One Tiny Moth Hole

Matilda parked Grandma under the tree while she hung the wet sheets on the line.  “I love the smell of fresh laundry,” Grandma said as she watched her hired care giver.  Matilda smiled and nodded.  “This has always been my favorite tree,” she continued, lifting her arms to take in the outstretched branches, the canopy as broad and round as a hot air balloon, the leaves large and bluish green, the blossoms fat and white.

Matilda took a quick upward glance, mindful that she had other chores to attend to.  “Um, just what kind of a tree is this?” she asked.

“Quiggle, Farkell, Joker,” Grandma said in a rapid mumble as if it were all one word.  

Matilda reared back.  “Excuse me?” she asked.

“That’s what my grandkids called it—‘the quiggle-farkell-joker tree’—because they liked to sit under here on a blanket and play cards.”

“Oh.”  Matilda frowned, probably sorry she had asked.

Grandma smiled, remembering how she used to chop fresh tomatoes and peppers for salsa, how she and the children would snack on it midafternoon, gathered round the kitchen table during summer break.  But Grandma could see Matilda fidgeting.  “It’s okay,” she said.  “I know you have other things.”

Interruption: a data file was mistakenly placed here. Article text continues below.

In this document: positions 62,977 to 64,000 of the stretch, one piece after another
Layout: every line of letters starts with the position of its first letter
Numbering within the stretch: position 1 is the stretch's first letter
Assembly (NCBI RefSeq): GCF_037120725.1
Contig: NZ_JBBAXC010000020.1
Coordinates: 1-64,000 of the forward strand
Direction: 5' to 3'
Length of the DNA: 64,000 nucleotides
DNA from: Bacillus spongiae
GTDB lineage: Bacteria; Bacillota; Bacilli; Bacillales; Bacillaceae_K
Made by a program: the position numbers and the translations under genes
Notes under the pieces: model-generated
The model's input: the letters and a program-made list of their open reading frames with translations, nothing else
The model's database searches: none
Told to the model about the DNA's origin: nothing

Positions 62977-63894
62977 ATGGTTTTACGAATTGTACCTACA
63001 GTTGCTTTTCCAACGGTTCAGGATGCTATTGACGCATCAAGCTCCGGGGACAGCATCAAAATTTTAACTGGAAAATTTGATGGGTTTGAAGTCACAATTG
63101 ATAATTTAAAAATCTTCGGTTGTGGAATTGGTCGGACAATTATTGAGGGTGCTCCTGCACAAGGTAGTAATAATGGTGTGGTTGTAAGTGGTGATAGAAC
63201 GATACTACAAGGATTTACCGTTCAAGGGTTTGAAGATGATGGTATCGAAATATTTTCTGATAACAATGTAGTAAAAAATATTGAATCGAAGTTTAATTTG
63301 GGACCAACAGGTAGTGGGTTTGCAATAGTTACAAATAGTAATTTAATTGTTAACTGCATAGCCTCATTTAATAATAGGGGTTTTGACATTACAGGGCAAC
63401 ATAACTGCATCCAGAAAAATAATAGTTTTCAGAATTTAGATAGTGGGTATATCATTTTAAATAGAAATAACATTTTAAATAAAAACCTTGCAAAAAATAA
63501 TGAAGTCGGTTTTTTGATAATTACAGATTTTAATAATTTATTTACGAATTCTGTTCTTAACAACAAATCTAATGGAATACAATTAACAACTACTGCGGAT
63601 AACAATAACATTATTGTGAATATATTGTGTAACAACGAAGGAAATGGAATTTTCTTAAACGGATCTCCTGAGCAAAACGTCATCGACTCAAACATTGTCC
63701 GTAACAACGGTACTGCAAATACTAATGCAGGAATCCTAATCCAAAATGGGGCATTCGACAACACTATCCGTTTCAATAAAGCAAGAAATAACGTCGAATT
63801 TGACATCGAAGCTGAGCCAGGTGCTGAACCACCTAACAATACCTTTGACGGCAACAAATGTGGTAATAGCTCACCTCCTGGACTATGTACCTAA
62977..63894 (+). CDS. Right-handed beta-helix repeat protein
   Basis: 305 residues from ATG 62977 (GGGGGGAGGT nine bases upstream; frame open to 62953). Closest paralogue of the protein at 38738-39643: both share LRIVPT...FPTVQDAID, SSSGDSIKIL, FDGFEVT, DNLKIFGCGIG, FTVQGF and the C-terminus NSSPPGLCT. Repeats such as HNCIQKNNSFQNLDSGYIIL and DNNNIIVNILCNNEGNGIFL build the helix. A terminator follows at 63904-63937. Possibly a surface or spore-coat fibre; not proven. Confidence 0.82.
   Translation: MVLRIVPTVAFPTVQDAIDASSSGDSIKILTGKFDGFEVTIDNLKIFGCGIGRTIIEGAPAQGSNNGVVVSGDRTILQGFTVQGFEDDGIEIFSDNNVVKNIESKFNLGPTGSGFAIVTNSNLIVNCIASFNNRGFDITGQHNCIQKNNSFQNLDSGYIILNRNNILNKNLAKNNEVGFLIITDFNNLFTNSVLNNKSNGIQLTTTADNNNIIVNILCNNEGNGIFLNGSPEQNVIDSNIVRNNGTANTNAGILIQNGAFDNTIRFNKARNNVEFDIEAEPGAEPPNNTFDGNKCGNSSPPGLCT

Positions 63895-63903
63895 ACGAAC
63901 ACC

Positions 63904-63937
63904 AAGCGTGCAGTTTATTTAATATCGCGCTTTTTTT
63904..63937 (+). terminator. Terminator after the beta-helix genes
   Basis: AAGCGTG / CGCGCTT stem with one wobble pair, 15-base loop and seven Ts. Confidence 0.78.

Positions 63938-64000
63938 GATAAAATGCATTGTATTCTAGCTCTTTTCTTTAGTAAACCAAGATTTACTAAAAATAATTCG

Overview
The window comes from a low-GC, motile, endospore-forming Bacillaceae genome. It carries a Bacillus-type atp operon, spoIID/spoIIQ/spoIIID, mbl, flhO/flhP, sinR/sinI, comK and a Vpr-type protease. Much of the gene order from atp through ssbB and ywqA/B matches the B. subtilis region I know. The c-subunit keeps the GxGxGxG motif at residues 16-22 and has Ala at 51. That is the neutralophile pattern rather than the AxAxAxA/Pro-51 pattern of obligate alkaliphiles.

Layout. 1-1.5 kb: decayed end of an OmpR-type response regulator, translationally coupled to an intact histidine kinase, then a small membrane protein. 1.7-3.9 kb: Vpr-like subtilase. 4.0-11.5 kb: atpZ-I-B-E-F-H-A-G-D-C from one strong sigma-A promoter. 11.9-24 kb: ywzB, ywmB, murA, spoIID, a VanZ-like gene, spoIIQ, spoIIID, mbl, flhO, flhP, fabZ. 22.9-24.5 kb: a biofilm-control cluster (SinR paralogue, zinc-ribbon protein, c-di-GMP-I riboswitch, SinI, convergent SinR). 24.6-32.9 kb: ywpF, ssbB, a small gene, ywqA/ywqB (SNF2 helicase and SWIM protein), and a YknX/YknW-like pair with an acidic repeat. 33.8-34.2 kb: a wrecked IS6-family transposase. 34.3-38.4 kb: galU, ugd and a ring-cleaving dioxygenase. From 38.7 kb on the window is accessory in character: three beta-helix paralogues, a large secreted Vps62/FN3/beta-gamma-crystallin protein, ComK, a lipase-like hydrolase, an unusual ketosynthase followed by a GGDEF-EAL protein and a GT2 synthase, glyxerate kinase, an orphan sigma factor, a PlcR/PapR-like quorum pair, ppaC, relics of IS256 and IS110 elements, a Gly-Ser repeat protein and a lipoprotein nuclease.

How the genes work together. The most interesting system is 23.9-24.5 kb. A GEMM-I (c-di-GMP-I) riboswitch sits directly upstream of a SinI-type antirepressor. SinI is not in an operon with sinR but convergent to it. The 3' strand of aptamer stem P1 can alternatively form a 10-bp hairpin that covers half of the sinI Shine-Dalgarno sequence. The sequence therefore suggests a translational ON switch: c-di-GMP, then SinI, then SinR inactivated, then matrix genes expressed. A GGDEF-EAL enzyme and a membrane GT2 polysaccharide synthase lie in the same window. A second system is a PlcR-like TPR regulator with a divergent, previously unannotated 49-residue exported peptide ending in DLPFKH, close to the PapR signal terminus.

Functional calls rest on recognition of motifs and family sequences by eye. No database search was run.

“Yes, Ma’am,” Matilda muttered, seeing her chance, and she scurried off.

Ma’am, Grandma thought.  She used to have a name, but now everyone called her Grandma or Ma’am, or Missus.  Maybe she couldn’t afford a first name anymore, not in this economy.

She looked down to unbutton her sweater, and discovered one tiny moth hole midway between the collar and hem, almost directly over her heart.  Her soul might escape through this small aperture, it might slip into a different dimension, soar with a red shouldered hawk, buzz the levee and follow the river all the way to the bay.  Would she find her grandchildren there?  They’d be wearing fancy suits at their fancy jobs in the business district, wouldn’t they?  Could she glimpse them from a balcony window, remind them of the magic tree in their grandparents’ yard?

Maybe instead she would go east toward the mountains, passing over meadows filled with brown and white spotted dairy cows, all chanting “No Nukes, No Nukes!”   She laughed, remembering these militant bovines, a symbol from her youth.  They came to her now in dreams, lowing and moaning their intense concern for the future of the planet.  Was it too late?  She could not reassure them, not if she came as a woman or a hawk.  She would have to come as a dog, or maybe a lamb.  No, no, she would have to invite them into the new dimension with her.  It was the only way.

She closed her eyes, conjuring a new landscape of lush meadows and trees with blue leaves.  Somewhere down the road she would imagine a small cottage with a shady spot for picnics and games, and a sunny patch near the kitchen door for nasturtiums and tomato plants.  Because it wouldn’t be paradise without home-grown tomatoes. 


This week I took the photo myself of a couple of very old buttons that have been tucked away for decades!

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